COURSE OF FIRE: Modified Positional Pistol Shooting

1_cof_mpps400x300
By Warren Wilson, Enid, OK Police Department

Each issue of The Police Marksman will feature a “Course of Fire” that police officers can use for their own department’s training. Training courses can be shared and used “as is” or you may wish to modify them as needed. If you have a firearms course that has worked well with your own department’s range training, send it to us and we’ll pay you $50 if it’s chosen to be shared here. Try to keep the round count at a single box of 50 rounds for pistol courses as we know today’s ammo budgets are challenging. Courses with movement, cover, shields, low light, etc. are beneficial to all police officers, so follow the standard instructional format like this issue’s course and e-mail it to us at steventracy@hendonpub.com

Required Items and Materials:

  1. Read this issue’s article, “Positional Shooting.”
  2. Silhouette targets with 8 ½” x 14” center mass or similar.
  3. Officers need two magazines and duty belt/holster.
  4. Total of 25 rounds (shoot course twice for total of 50 rounds).

Instructional Goal:
The goal of this course is to perform real-world scenarios on the range for firing from various unconventional positions.

Instructional Objectives:
This drill will affirm an officer’s ability to return effective fire from unusual positions they may incur, depending on their environmental conditions and unusual situations.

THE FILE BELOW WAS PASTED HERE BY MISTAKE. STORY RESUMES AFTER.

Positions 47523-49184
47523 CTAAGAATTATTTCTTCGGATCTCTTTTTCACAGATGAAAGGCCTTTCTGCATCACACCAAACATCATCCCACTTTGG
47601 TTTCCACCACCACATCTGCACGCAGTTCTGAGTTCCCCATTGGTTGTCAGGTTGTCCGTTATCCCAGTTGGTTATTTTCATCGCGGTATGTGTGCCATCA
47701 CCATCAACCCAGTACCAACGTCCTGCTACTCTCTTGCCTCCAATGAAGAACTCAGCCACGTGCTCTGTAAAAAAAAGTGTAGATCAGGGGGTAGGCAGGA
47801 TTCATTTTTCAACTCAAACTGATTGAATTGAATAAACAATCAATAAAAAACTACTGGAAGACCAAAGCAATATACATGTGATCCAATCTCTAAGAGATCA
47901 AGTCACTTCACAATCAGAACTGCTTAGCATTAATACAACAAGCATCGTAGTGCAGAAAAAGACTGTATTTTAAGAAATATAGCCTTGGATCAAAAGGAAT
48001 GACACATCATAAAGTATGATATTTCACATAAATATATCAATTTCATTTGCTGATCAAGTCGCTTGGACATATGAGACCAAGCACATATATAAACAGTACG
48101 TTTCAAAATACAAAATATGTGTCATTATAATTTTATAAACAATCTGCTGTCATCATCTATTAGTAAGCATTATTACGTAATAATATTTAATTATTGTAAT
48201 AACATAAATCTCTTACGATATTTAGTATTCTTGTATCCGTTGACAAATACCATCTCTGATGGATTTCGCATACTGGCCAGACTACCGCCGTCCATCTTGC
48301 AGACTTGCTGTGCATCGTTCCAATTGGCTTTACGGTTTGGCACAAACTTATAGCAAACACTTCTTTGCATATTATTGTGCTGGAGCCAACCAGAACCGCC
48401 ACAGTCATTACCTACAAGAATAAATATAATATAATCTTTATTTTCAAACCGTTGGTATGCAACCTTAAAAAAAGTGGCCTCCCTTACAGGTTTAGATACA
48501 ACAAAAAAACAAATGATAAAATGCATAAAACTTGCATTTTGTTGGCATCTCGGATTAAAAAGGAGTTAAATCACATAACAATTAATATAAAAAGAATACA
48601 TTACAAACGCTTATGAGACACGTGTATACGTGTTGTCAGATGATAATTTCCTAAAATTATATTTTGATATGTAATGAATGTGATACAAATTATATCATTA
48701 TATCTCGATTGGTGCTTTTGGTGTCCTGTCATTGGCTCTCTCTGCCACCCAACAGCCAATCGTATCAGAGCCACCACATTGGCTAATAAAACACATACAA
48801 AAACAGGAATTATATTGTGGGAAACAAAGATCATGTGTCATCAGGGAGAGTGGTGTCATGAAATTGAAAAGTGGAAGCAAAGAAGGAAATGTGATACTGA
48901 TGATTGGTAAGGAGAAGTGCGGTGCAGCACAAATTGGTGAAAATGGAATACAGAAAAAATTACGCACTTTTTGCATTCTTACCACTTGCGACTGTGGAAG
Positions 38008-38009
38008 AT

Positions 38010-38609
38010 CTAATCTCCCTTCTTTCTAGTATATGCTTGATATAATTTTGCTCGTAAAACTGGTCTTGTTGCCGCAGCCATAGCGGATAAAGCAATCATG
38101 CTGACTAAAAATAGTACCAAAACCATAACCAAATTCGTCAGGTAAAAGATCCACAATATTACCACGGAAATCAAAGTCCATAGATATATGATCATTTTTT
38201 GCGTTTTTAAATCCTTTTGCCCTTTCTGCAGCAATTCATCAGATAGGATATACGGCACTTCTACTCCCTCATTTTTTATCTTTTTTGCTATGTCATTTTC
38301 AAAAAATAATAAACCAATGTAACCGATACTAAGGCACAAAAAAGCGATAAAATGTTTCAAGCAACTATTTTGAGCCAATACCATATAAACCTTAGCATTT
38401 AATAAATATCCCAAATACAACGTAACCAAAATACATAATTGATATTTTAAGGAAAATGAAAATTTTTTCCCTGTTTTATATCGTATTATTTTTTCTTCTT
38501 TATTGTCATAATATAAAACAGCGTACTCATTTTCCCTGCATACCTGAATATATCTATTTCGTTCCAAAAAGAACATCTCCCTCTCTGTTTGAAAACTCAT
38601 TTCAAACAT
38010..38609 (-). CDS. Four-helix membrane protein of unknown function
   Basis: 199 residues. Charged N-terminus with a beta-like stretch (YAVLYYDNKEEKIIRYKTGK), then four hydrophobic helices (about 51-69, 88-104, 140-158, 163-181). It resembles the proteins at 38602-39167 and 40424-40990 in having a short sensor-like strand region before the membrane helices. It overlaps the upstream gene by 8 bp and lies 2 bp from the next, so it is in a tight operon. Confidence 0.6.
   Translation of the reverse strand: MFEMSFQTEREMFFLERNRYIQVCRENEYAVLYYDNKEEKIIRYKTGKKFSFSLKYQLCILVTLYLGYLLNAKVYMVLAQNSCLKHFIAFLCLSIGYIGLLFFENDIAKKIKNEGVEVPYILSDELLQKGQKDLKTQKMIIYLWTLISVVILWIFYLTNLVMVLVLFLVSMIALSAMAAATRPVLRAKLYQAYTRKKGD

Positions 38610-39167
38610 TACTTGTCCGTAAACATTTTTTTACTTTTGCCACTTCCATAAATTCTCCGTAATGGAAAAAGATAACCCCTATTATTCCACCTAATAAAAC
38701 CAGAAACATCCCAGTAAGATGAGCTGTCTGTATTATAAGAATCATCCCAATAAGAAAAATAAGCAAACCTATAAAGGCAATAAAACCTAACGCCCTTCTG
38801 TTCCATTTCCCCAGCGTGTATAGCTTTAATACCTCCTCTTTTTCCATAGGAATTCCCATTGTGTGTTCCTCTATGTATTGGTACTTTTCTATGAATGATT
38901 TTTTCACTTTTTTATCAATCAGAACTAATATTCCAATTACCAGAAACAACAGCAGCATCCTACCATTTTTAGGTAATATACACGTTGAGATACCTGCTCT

Lesson Plan:

  1. Introduction
    1. Introduce self
    2. State your qualifications
    3. Explain course of fire as described in Body
  2. Explain why it’s important to train from non-standard positions.
    1. Officers instinctively move rearward when being fired upon and can fall.
    2. Officers may need to fire prone for long-range hits or when there is no available cover or concealment.
    3. Officers may need to fire one-handed because of an injury or when their other hand is busy.
    4. Number of rounds fired will be two to five depending on the distance and position. Command to fire is, “GUN!” to simulate a sudden confrontation with an armed assailant (as oppossed to commands of, “Up” or “Go” or “Fire” or a beep/whistle. Remind officers that “GUN!” does not always mean “SHOOT!” on the street; the behavior of the person with the gun must be included in the decision-making process.

Body:

  1. Course of Fire on the range
    1. At 3-yard line, officer starts in supine (flat on back) position with pistol in hand, assumes “Overturned Turtle” on back and slowly fires three rounds. Repeat twice for a total of 6 rounds.
    2. At 3-yard line, upon the command of, “GUN!” officer draws and fires one round, simulating an injury to the strong hand, transitions to the weak hand, and fires three more rounds. Repeat twice for a total of 8 rounds fired.
    3. At 15-yard line, officer starts seated or standing. Upon command of, “GUN!” officer moves to a prone position and uses the “Golf Grip” and fires three rounds. Repeat twice for a total of 6 rounds fired.
    4. At 25-yard line (or farther if available), officer starts in the prone position with pistol in “Golf Grip.” Upon command of, “GUN!” officer fires 5 rounds.
    5. Repeat for another 25 rounds to total 50 rounds.
  2. Scoring is Pass/Fail, percentage of hits in the center mass area (usually 70–75%)

Conclusion

  1. Questions
  2. Thanks PM

Back to Top